Separate But Equal?

Can science tell us anything about religion?


In February 450 churches celebrated Charles Darwin's birthday with sermons arguing that religion and evolution do not contradict one another.

Called Evolution Sunday, the event grew out of a project organized by Dean Michael Zimmerman and his colleagues at the University of Wisconsin at Oshkosh. They wrote an open letter signed by nearly 200 clerics in response to a 2004 resolution by the Grantsburg, Wisconsin, school board requiring that biology classes incorporate "various models or theories" of the origin of life. Later that year, the Grantsburg board backed down a bit, modifying its curriculum resolution to stipulate that "students shall be able to explain the scientific strengths and weaknesses of evolutionary theory."

Noting the ongoing evolution wars in the United States, Zimmerman decided to expand the project beyond the borders of Wisconsin. The result was "An Open Letter Concerning Religion and Science," which has received endorsements from 10,000 clergy members around the country. Most endorsers hail from relatively liberal mainline Protestant denominations. (There were just seven endorsements from Southern Baptists, almost all of whom were associated with hospitals or academic institutions.)

The open letter declares: "We believe that the theory of evolution is a foundational scientific truth, one that has stood up to rigorous scrutiny and upon which much of human knowledge and achievement rests. To reject this truth or to treat it as 'one theory among others' is to deliberately embrace scientific ignorance and transmit such ignorance to our children." So far, so good.

The letter goes on to draw a distinction between "two very different, but complementary, forms of truth." Religious truth, according to the letter, is "of a different order from scientific truth. Its purpose is not to convey scientific information but to transform hearts." The divines seem to be reaching for the proposed accommodation between science and religion devised by the evolutionary biologist Stephen Jay Gould.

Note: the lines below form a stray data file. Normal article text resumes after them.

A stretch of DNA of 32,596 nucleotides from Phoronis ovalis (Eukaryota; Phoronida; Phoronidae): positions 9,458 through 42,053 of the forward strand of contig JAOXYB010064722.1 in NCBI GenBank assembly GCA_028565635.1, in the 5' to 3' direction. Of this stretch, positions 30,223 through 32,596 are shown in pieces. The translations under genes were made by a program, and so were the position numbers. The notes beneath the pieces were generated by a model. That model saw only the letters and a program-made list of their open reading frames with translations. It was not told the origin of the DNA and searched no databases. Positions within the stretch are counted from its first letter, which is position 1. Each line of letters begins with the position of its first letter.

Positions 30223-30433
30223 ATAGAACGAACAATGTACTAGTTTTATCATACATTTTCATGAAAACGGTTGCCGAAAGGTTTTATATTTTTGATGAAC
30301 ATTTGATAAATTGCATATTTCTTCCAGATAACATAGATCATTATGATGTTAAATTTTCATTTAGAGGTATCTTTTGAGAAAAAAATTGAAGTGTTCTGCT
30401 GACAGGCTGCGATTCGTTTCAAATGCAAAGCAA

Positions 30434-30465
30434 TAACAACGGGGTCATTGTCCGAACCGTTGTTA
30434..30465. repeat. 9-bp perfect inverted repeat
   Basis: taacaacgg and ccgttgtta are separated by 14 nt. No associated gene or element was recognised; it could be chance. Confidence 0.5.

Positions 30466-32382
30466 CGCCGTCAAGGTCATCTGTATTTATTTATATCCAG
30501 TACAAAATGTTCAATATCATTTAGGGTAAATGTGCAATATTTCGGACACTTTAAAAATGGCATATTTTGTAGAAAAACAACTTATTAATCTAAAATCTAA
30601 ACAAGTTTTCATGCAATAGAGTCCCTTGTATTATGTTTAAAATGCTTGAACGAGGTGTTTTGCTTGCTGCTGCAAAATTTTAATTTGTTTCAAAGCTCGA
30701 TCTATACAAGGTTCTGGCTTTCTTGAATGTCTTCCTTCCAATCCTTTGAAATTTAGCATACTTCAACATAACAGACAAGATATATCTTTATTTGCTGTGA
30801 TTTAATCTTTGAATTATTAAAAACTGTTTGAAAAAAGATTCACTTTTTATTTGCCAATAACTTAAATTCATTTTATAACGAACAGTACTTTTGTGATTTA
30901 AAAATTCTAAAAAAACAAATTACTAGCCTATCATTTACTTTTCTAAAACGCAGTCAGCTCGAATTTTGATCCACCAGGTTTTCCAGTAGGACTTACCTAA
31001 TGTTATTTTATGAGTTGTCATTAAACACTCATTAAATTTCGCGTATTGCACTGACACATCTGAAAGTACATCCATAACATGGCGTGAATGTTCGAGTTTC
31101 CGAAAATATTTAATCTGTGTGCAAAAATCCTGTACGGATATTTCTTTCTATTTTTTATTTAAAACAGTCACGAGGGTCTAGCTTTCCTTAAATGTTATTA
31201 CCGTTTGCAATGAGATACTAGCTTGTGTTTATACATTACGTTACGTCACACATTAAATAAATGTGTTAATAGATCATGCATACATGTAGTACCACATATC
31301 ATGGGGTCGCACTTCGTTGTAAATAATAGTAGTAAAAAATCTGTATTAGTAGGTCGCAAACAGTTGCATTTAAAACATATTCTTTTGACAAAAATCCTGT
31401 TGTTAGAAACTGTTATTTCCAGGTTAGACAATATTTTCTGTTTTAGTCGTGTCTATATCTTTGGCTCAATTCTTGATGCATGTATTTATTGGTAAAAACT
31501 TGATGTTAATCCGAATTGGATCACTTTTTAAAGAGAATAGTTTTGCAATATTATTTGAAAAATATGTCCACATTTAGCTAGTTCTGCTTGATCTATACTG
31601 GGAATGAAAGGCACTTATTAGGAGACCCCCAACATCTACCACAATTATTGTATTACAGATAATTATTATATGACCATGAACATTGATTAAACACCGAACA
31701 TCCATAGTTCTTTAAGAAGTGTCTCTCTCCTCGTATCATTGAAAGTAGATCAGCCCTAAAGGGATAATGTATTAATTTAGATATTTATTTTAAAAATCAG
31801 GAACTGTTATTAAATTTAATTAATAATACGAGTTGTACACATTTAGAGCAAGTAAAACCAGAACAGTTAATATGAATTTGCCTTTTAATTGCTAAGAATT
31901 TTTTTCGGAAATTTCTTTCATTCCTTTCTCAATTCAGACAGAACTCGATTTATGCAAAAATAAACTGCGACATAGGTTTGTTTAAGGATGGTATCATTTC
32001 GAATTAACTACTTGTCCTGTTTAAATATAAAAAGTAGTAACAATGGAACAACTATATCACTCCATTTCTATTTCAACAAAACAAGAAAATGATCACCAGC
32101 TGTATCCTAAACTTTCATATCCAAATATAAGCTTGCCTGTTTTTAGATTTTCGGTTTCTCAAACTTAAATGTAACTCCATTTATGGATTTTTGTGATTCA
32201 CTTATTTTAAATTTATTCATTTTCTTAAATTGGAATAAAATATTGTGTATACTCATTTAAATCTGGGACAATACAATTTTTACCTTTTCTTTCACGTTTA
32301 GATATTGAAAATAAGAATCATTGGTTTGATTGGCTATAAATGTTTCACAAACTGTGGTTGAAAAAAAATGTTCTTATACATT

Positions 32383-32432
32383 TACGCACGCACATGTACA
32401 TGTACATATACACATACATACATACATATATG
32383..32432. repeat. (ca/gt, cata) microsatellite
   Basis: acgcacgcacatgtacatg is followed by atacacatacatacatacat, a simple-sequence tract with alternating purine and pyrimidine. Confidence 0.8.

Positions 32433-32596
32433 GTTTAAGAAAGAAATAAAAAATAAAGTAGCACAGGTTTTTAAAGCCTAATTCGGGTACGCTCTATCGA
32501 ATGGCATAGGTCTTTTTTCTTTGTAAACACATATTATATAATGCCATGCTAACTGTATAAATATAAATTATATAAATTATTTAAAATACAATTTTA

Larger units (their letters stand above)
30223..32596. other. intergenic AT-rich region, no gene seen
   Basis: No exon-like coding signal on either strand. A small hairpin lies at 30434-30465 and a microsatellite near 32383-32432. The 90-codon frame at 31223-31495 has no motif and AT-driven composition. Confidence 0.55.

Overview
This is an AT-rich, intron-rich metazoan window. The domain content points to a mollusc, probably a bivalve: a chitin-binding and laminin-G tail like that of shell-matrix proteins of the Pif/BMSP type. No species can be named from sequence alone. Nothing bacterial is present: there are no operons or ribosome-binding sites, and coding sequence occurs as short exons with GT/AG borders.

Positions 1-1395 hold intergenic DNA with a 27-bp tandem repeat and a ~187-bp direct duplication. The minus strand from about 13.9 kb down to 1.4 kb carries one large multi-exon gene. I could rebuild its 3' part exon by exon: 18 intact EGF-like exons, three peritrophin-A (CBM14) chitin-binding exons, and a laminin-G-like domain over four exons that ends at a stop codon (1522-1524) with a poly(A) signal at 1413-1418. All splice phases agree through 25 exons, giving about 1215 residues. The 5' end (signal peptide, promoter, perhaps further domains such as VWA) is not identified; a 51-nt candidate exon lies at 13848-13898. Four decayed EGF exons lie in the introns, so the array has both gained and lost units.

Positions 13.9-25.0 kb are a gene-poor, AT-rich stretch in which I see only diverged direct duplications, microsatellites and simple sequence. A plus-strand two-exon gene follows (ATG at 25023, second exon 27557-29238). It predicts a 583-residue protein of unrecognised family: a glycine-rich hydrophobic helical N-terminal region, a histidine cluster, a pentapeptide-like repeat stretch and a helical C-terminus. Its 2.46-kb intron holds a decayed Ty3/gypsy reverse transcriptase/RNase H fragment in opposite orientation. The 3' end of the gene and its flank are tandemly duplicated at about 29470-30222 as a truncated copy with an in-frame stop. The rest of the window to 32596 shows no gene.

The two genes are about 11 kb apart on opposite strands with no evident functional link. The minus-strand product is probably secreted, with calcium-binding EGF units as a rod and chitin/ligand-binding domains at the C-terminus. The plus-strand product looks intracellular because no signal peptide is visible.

Gould argued that science and religion are two "nonoverlapping magisteria." According to Gould, "if religion can no longer dictate the nature of factual conclusions properly under the magisterium of science, then scientists cannot claim higher insight into moral truth from any superior knowledge of the world's empirical constitution."

But can this formulation survive the continuing scrutiny of religion by science? While it is true that science has nothing to say about whether souls are divinely infused into people, religion is still part of the world's empirical constitution.

I have no doubt about the ability of religion to "transform hearts." Religion motivates the charitable works of the Salvation Army; it helped President George W. Bush stop drinking; and it inspired 19 Muslims to slam airliners into buildings. It is an undeniably powerful force in human lives. Something that has such a far-reaching influence cannot escape the scrutiny of humanity's most powerful techniques for uncovering the facts of the world.

According to Gould, "The net of science covers the empirical universe: what is it made of (fact) and why does it work this way (theory). The net of religion extends over questions of moral meaning and value." Possibly because he despised evolutionary psychology and sociobiology, Gould was comfortable making this distinction. But in a sense, values are facts about human beings and as such can be studied by scientists. Today researchers into evolutionary psychology, neuroeconomics, genetics, and other fields are elucidating the sources of human morality and how it functions.

Dean Hamer, a biologist at the National Cancer Institute, even claims to have found "the God gene," which affects how certain mood-regulating chemicals are transported in people's brains. This variant of the VMAT2 gene seems to make people who have it more susceptible to spiritual beliefs.

Of course, theology is still a long way from being reduced to biochemistry. Scientific research into the sources of religious belief is just beginning, so any of the current findings could be rejected or revised as further evidence becomes available. Nevertheless, the magisterium of science is surrounding and constricting the magisterium of religion. Zimmerman's letter declares, "We believe that among God's good gifts are human minds capable of critical thought and that the failure to fully employ this gift is a rejection of the will of our Creator." It may well be that that same capacity for critical thought eventually leads us to understand how the universe and humanity came to be in such a way that God fades away, and we no longer need to believe in Him.